VIDEO: Getting fit while overcoming ‘sand legs’

Training in the sand with Olympian Martin Reader

By Andrew Russell

With an imposing 6’7 frame and engaging personality, beach volleyball Olympian Martin Reader makes his presence known. 

We’re meeting up with Reader to work on sand-based endurance training and to learn how to overcome “sand legs.” 

What are "sand legs" you ask? This is the phenomenon Reader refers to as the challenges associated with start and stop endurance required to be competitive in a game of beach volleyball. For those who don’t spend much time in the sand, it can be incredibly difficult to maintain explosivity, strength and control if left untrained.


Reader teamed up with Josh Binstock at the 2012 Olympics in London and finished tied for 17th place overall. Since formally retiring from the sport after the London Games, he has remained active in fitness and sport, and is a lead trainer and co-founder of Strive Life (a boutique fitness studio in downtown Toronto).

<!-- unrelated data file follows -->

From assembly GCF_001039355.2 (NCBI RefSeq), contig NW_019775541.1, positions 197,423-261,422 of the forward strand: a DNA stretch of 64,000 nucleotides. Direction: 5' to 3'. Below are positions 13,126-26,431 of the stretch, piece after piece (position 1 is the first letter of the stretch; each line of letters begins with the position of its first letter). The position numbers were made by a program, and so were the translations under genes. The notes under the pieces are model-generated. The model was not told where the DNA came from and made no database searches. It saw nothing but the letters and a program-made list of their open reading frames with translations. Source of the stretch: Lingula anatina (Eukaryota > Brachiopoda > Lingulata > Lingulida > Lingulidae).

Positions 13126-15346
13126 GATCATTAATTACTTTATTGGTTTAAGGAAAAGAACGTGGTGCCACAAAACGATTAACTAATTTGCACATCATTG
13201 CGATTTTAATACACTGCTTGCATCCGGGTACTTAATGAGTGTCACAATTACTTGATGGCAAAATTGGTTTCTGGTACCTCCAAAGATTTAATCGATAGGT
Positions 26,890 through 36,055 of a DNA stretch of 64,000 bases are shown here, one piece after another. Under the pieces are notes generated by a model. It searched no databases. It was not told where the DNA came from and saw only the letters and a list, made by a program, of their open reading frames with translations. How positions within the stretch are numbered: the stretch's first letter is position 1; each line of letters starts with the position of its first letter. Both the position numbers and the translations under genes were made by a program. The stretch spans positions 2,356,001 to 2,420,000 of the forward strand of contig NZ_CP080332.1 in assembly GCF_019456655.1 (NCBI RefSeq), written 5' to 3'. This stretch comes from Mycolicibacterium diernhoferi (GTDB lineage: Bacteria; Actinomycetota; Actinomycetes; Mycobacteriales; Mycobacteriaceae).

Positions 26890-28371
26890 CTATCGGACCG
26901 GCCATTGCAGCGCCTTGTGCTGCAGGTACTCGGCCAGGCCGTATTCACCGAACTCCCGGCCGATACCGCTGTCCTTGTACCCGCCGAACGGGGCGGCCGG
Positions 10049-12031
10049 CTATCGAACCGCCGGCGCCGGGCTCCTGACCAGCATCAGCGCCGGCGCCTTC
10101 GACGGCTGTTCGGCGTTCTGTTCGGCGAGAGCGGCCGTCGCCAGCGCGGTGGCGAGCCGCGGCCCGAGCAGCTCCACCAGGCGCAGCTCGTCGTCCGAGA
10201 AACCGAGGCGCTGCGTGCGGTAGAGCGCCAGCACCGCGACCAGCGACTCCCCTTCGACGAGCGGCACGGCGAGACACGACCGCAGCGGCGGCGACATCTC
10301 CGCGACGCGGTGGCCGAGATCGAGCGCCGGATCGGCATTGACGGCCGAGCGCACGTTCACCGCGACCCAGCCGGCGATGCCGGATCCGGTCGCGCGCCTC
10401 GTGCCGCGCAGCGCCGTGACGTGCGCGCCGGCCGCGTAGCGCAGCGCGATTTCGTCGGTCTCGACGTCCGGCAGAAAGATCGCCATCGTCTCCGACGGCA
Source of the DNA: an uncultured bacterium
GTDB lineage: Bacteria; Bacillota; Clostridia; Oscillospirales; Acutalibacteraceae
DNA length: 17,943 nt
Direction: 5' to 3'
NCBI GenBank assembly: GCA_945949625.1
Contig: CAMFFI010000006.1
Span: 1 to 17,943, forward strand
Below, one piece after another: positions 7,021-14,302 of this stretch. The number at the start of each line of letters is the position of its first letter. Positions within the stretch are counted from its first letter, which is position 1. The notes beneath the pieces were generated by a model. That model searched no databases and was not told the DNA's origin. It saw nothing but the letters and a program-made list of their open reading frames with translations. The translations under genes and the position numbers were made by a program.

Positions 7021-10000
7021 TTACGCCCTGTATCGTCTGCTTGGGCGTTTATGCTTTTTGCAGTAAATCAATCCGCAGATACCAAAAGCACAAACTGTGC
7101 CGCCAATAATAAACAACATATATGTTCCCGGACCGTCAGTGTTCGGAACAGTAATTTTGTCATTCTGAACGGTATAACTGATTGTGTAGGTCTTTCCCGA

One of Reader’s interests is encouraging volleyball athletes to get into better shape. In addition to his work in volleyball, he also actively explores more general opportunities for people to embrace a higher level of fitness and sense of challenge. In both cases, Reader sees training in the sand as a golden opportunity for improvement and worthwhile fitness challenge for everyone.


Martin Reader’s Beach Running Workout



If you can do this workout in bare feet, Reader suggests this is what you do. Get in the loose sand in bare feet, and embrace the challenge of having to work through the loose footing.


Get your heart rate up with a dynamic warmup that gets the blood flowing and body ready to move.

The Workout:

The workout is three sets of six minutes with four minutes break in between sets.

Each set alternates between 30 seconds of work and 30 seconds of rest.  

VIDEO: Legs and Lungs with Olympian Martin Reader.


This workout is for all levels.

If you are just getting back into shape or at a beginner level, make sure you start out slower and really pace yourself.

You never want to burn out in the first few minutes of work, so actively consider your intensity and limits.

If you are training at a higher level of fitness, really work to challenge yourself through the entire 30 seconds of work, and focus on finishing strong through the final five seconds of each piece. Actively move during the 30 seconds of rest by walking or incorporating a very light jog.

Between sets ensure you have fluids available, and take some time to stretch.

Equipment Needed:

  1. Stopwatch.

  2. Water Bottle.

  3. Clothing systems and protection based on conditions.

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